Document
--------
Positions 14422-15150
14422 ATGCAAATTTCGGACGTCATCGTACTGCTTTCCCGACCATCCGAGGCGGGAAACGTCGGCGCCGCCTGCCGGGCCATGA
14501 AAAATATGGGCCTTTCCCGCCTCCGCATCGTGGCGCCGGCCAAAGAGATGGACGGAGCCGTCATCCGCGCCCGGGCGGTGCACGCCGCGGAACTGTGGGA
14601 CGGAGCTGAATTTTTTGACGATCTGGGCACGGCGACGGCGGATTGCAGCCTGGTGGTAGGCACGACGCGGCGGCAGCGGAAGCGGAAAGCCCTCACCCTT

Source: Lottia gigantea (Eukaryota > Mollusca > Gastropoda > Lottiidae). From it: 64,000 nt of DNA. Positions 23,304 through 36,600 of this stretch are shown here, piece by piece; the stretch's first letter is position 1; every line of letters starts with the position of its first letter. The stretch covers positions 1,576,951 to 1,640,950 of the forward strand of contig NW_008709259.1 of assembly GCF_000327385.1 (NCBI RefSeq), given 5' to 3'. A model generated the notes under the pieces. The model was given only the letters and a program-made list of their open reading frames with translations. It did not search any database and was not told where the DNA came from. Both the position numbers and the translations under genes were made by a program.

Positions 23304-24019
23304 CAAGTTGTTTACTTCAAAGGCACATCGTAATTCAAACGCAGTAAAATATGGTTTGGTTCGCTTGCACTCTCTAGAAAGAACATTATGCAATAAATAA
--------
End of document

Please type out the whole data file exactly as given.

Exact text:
Positions 14422-15150
14422 ATGCAAATTTCGGACGTCATCGTACTGCTTTCCCGACCATCCGAGGCGGGAAACGTCGGCGCCGCCTGCCGGGCCATGA
14501 AAAATATGGGCCTTTCCCGCCTCCGCATCGTGGCGCCGGCCAAAGAGATGGACGGAGCCGTCATCCGCGCCCGGGCGGTGCACGCCGCGGAACTGTGGGA
14601 CGGAGCTGAATTTTTTGACGATCTGGGCACGGCGACGGCGGATTGCAGCCTGGTGGTAGGCACGACGCGGCGGCAGCGGAAGCGGAAAGCCCTCACCCTT

Source: Lottia gigantea (Eukaryota > Mollusca > Gastropoda > Lottiidae). From it: 64,000 nt of DNA. Positions 23,304 through 36,600 of this stretch are shown here, piece by piece; the stretch's first letter is position 1; every line of letters starts with the position of its first letter. The stretch covers positions 1,576,951 to 1,640,950 of the forward strand of contig NW_008709259.1 of assembly GCF_000327385.1 (NCBI RefSeq), given 5' to 3'. A model generated the notes under the pieces. The model was given only the letters and a program-made list of their open reading frames with translations. It did not search any database and was not told where the DNA came from. Both the position numbers and the translations under genes were made by a program.

Positions 23304-24019
23304 CAAGTTGTTTACTTCAAAGGCACATCGTAATTCAAACGCAGTAAAATATGGTTTGGTTCGCTTGCACTCTCTAGAAAGAACATTATGCAATAAATAA